As the experience on mobile apps is different to desktop versions, it’s good to remember some guidelines:
- don’t make the screen too heavy on mobile – one big photo might be enough
- one CTA on each screen: more might be confusing and harder to track
- make the ‘Add to Cart’ easily found
- simplify the checkout process as much as possible
- draw a few Splash Screens to display while the app is loading
You might also use the design tools that resemble the app’s UX. I’m a huge fan of InVision, as it enables adding interactive hotspots and comments. With these you might already test the experience before the first line of code.
8. Develop Your E-commerce App & Place It In the Store
Now that the development phases are planned and designs crafted, everything is ready for the development team. Be it the in-house development team or a development agency, make sure they have sufficient experience and expertise. If you’re struggling to find the right development partner, we’ve created a guide that might help you find your match.
Make sure you communicate with the Project Manager closely during each phase or sprint. Agree over the channels and types of reports you prefer. Don’t forget to leave some room between the expected end and the beginning of next phase. There might be some changes along the line or unexpected situations (e.g. change in the third-party API). Therefore it’s good to leave some extra space.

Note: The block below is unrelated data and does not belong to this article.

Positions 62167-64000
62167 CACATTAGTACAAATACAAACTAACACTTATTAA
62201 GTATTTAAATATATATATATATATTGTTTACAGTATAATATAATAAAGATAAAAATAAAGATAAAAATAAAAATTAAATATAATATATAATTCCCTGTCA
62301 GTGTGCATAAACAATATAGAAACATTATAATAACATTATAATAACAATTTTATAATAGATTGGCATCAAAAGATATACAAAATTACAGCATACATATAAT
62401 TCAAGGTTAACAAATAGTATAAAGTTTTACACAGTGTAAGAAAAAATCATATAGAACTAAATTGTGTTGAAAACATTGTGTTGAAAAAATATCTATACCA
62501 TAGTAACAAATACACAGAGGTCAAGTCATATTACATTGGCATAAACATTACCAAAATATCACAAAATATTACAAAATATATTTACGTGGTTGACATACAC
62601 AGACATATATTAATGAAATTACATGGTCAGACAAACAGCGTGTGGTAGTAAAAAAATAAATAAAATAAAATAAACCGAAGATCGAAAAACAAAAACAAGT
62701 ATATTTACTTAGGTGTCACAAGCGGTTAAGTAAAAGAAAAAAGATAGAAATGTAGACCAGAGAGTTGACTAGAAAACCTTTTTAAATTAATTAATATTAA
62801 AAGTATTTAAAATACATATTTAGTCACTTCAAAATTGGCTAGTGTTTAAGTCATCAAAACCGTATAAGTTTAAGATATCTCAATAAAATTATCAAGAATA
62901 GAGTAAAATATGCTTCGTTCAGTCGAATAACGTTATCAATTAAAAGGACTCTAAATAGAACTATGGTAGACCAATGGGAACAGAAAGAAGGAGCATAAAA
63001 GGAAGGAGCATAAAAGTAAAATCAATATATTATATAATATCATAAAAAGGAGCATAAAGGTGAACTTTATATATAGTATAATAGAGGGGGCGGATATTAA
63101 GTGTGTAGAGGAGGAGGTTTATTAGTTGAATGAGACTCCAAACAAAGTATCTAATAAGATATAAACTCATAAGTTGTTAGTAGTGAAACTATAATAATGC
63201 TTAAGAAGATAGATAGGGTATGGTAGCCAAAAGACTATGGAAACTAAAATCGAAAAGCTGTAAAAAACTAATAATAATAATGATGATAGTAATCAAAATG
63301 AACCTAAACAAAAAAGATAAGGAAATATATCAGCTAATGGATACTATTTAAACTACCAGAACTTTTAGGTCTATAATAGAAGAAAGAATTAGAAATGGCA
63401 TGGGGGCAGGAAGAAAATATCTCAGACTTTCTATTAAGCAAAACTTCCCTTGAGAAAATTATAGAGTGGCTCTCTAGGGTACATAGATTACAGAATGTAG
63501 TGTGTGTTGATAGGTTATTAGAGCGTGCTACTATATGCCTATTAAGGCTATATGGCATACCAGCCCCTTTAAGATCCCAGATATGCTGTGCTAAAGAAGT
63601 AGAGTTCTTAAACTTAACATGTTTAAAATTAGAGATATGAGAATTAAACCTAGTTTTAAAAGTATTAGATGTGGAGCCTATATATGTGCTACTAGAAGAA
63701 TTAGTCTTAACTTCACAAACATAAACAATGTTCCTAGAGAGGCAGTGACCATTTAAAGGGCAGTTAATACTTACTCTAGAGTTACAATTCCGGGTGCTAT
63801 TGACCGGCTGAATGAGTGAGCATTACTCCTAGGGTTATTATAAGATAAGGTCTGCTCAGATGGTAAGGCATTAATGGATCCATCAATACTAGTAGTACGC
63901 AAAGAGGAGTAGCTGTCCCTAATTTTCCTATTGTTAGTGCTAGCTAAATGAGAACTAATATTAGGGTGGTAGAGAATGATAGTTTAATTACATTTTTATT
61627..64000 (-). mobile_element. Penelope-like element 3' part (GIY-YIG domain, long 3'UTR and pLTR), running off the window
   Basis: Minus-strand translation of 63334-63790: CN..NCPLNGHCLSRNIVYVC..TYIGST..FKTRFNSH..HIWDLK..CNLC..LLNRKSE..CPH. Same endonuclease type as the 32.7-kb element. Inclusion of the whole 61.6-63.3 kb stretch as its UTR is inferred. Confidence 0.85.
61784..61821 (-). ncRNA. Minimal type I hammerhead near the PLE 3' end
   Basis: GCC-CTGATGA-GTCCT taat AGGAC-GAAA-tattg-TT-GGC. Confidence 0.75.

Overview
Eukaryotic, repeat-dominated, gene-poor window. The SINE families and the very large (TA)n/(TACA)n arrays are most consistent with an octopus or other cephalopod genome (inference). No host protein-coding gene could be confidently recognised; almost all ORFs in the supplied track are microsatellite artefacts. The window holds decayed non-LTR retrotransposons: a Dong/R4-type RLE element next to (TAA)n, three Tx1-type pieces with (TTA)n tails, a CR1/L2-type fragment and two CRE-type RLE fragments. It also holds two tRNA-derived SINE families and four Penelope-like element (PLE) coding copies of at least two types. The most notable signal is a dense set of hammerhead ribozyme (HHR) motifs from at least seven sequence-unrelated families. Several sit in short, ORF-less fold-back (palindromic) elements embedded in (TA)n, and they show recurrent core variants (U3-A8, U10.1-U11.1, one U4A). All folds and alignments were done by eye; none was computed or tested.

Don’t miss – hand each build over to your QA. Quality Assurance independent of your dev team means no feature, UX goal or navigation path is left behind.
Finally, place the app in the corresponding store. Prepare the necessary materials, such as screenshots, descriptions and headlines. Don’t forget the ASO (App Search Optimization). Here are a few tips that might help.
9. Learn and Iterate
Behaviors and people change, and so do technical possibilities. Make sure you monitor the key metrics closely and make appropriate adjustments. Introducing an e-commerce app is not a one-time solution, but a commitment which brings you closer to your customers.
You may add additional metrics later on or decide to scrap existing ones.
This is a part of the process.
Proper documentation might also help in incremental improvements and scaling. Expect your team to come up with ideas as new OS versions bring new possibilities.
This could also be the ideal time to apply other upgrades.
Never forget that your customers are here for one primary reason: the value you bring them. This will keep them coming back. E-commerce app should ease this process – and fuel your growth.
And if you’re ready to start, contact us and let’s start building your eCommerce app!